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Freshen up

After months of potatoes and parsnips, chard and cabbage, the first glimpses of spring are a welcome sight. Delicate lettuces and herbs, tender vegetables and early berries explain why chefs have a little extra pep in their steps. Adios winter. Spring has sprung.

March 25, 2007|Leslee Komaiko


Serves 6 to 8 as an appetizer


1 cup extra-virgin olive oil 1 leek stalk, cleaned and chopped

(use the entire stalk)

1/2 white onion, chopped

4 cloves garlic, smashed

1 1/2 cups fresh English peas

(about 1 pound in shell)

Salt and pepper

Heat the olive oil in a medium pot over medium heat. Add the leek, onion and garlic and cook for 5 minutes. Add the peas and continue to cook until they are soft. Add the salt and pepper to taste. Strain the pea mixture, reserving the oil. Using either a ricer or a food processor, puree the pea mixture. Add enough of the reserved oil so that the consistency is similar to mashed potatoes.



6-ounce French baguette, cut into 1 1/2-inch slices

Olive oil (reserved)

Heat the oven to 375 degrees. Brush each side of the sliced bread with the reserved olive oil. Place the slices on a cookie sheet and toast until golden brown, about 6 to 10 minutes. Spoon the pea puree (should be slightly warm) on top of the crostini. Drizzle with a drop of the reserved oil and season with freshly cracked pepper. Serve with:


1 bunch Breakfast, French

or English radishes, thinly sliced

1/2 cup fresh mixed herbs, such as basil,

chives, Italian parsley and tarragon

1 teaspoon fresh lemon juice

1 tablespoon olive oil

Salt and pepper

Humboldt Fog goat cheese, optional

In a small bowl, toss together the sliced radishes, mixed herbs, lemon juice, olive oil and salt and pepper. If desired, crumble a bit of Humboldt Fog goat cheese on top of the salad.


'Spring is my favorite time of year. It's when English peas and radishes come out. They're not like the radishes in the old days. They don't burn your mouth. And they have a nice crispness that gives texture to the salad. With all the different colors and shapes, they're fun to use.'

--Chef Suzanne Tracht, Jar, Los Angeles



Serves 6 as an appetizer


1 cup olive oil

2 lobster shells (from the body)*

1 pound fish bones,* washed (no fins)

1 cup chopped onion

1/2 cup chopped celery

1/2 cup chopped fennel

1 leek, chopped

2 Roma tomatoes, chopped

1/2 cup peeled, chopped Yukon gold potato

1 teaspoon coriander seeds

1 pinch saffron

1/2 cup white wine

1/4 cup Pernod

1 cup carrot juice

3 cups water

Salt and pepper

Add the olive oil to a 6-quart saucepan. Over medium heat add the lobster shells and fish bones, saute and allow to brown about 5 minutes. Remove the bones and shells and discard. Lower the heat and in the same oil add the onion, celery, fennel and leek. Stir occasionally until tender, about 10 minutes. Add the tomatoes, potato, coriander seeds, saffron, white wine and Pernod. Reduce the liquid by 50%. Add the carrot juice and water. Simmer one hour over low heat, or until the total volume is reduced by 50%. Strain and reserve the vegetables. In a blender, add the liquid and half of the vegetables. (Discard the rest of the vegetables.) Puree and strain again through a fine sieve. *Available at fish markets.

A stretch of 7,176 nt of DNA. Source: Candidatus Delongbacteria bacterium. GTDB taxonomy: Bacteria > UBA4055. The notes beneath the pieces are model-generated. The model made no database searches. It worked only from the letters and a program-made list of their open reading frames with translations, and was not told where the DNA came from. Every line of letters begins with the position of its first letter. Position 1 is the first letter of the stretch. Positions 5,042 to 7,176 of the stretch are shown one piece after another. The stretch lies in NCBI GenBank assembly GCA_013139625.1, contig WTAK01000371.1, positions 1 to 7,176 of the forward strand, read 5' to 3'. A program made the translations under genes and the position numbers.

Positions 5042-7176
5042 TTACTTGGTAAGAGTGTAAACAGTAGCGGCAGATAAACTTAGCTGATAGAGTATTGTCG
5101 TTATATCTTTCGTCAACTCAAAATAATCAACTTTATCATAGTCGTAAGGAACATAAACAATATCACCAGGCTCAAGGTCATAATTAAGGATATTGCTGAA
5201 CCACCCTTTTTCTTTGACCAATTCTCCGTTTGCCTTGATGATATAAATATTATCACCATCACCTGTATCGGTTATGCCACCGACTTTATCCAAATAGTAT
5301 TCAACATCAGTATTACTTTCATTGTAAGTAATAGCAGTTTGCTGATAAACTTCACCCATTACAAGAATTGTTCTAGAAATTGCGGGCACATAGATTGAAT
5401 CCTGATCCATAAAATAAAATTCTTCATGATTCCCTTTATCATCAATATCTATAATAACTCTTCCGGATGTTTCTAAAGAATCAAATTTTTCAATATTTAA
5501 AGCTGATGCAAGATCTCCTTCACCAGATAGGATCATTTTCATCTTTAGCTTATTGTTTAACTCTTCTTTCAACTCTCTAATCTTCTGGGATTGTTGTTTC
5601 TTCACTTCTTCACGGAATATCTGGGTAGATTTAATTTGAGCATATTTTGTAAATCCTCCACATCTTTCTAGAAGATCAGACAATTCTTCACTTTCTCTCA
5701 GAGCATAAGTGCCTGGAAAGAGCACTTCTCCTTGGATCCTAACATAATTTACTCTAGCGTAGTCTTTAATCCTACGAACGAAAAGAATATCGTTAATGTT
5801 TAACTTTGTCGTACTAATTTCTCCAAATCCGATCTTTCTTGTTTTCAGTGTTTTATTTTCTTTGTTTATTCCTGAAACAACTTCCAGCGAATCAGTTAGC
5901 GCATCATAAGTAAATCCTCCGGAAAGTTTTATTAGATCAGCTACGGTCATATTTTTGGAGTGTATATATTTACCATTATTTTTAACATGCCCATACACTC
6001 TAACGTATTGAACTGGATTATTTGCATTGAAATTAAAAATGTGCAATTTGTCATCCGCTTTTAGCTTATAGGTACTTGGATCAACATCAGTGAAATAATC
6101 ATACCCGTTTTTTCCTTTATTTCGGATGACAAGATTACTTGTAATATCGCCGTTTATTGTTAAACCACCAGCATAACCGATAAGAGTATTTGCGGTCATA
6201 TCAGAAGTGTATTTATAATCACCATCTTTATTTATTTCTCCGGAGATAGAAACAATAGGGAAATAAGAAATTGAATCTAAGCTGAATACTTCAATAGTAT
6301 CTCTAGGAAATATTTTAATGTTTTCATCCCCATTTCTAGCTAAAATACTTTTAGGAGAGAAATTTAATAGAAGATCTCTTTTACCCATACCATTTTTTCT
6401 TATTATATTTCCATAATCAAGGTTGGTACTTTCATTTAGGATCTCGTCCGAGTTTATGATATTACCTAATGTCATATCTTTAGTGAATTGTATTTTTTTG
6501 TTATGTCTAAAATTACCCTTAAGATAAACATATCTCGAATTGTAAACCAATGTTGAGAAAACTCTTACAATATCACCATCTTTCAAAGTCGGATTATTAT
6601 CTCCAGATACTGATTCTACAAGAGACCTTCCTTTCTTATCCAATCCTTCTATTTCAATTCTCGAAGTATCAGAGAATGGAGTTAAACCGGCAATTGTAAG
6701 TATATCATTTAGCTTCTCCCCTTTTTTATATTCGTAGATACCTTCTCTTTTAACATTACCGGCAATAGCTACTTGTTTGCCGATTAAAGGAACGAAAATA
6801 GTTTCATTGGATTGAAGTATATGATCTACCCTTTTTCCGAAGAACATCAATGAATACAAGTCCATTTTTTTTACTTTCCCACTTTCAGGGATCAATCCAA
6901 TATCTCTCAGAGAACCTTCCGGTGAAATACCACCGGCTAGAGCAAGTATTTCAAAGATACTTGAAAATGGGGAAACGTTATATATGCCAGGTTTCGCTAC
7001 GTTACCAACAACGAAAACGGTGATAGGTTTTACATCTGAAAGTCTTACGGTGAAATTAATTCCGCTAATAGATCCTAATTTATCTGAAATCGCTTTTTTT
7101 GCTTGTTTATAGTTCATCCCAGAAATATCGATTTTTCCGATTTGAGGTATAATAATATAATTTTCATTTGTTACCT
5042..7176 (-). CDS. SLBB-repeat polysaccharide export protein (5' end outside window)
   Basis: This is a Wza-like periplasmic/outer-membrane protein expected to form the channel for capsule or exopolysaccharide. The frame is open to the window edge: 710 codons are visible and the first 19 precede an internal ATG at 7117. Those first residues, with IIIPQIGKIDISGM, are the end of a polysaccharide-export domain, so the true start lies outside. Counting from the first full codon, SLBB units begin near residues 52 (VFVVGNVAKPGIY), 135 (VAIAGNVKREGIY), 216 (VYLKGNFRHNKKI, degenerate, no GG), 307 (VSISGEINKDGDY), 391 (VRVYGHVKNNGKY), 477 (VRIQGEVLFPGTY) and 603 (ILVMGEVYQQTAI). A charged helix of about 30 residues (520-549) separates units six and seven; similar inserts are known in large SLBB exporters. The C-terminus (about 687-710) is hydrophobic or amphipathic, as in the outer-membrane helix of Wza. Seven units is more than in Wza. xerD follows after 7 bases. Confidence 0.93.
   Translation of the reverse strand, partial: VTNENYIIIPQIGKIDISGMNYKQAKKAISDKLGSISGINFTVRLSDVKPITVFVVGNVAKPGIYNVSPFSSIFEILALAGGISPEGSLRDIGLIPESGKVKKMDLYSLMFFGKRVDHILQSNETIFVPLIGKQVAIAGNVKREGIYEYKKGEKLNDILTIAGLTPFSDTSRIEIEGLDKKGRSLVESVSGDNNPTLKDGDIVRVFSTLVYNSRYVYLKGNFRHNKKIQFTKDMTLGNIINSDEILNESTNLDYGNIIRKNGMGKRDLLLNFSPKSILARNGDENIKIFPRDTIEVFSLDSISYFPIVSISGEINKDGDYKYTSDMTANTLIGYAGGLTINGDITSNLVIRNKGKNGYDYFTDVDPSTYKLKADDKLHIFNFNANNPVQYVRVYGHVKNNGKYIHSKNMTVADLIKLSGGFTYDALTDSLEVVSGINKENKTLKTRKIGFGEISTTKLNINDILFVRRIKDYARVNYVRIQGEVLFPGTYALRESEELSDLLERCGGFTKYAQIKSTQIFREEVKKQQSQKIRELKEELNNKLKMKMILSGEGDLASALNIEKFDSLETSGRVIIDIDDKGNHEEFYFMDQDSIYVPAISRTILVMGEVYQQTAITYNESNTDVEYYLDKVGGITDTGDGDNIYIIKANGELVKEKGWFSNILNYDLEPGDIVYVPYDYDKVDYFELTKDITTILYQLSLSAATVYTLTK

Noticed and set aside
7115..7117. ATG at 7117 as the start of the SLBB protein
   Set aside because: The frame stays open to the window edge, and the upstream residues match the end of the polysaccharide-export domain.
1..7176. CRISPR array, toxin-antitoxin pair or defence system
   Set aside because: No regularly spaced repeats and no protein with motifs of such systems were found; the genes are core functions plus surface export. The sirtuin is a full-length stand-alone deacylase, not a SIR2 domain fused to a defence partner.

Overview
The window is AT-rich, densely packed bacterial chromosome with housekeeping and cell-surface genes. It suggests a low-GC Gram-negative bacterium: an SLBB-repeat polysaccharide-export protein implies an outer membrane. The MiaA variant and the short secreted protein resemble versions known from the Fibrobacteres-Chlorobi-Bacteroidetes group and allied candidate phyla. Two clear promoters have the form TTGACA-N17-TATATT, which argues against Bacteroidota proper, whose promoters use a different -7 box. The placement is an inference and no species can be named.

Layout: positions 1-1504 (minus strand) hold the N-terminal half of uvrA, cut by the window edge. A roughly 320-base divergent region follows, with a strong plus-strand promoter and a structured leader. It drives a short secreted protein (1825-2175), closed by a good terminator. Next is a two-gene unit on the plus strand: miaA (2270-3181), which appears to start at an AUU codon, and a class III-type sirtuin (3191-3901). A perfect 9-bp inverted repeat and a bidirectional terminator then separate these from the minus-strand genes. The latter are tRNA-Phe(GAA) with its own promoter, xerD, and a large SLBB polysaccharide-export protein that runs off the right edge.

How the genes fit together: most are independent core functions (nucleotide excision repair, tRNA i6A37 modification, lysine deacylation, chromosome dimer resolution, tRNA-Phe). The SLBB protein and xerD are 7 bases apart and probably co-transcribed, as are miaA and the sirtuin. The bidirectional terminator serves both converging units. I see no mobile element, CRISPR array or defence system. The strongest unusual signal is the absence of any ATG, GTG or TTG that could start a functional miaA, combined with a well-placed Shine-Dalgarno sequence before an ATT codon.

1/4 cup olive oil

1 cup dry fideos pasta or vermicelli, broken into 2-inch pieces

1 cup chicken stock

Salt and pepper

In a 2-quart pan, add the oil over medium heat. Add the dry pasta, stirring continuously with a wooden spoon until it browns. When the pasta is evenly toasted, add the chicken stock and continue to stir until it all has been absorbed, about 5 minutes. Season with salt and pepper.


1 pound fresh English peas

(about 1 1/2 cups shelled)

1 teaspoon olive oil

Salt and pepper

Shell the peas and add to 1 quart of boiling water. Cook for 30 seconds. Chill in ice water. Dry well. Reheat in the olive oil over medium heat, adding salt and pepper to taste.


Remove the outer leaves from 6 ramps and wash thoroughly. Slice each ramp into 3/8-inch-thick pieces. Add the ramps to 1 quart of boiling water and cook 10 seconds. Chill in ice water. Dry well.


1 tablespoon olive oil

1 pound calamari, cleaned

and sliced in 1/8-inch rings

Salt and pepper


In a very hot saute pan add the oil, then the calamari and saute 30 seconds. Add the cooked ramps and saute 5 seconds. Remove from the pan.

To serve: For each plate, arrange the peas at the top, then the fideos, calamari and ramps. Finish the calamari and ramps with a little bouillabaisse sauce. For a more rustic presentation, mix all the ingredients together and top with the bouillabaisse sauce.


'It's exciting to start using different things that are starting to pop up, like tender wild ramps. They're abundantly available for a month, and then they're gone. It has a great flavor--the taste is kind of like a scallion with a little more garlicky flavor. But it's distinctive and very perfumey.'

--Chef Craig Strong, Ritz-Carlton, Huntington Hotel, Pasadena



6 to 8 servings


3/4 cup balsamic vinegar

1/4 cup extra-virgin olive oil

1 tablespoon fennel seeds

1 tablespoon mustard seeds

1 tablespoon shallots, finely chopped

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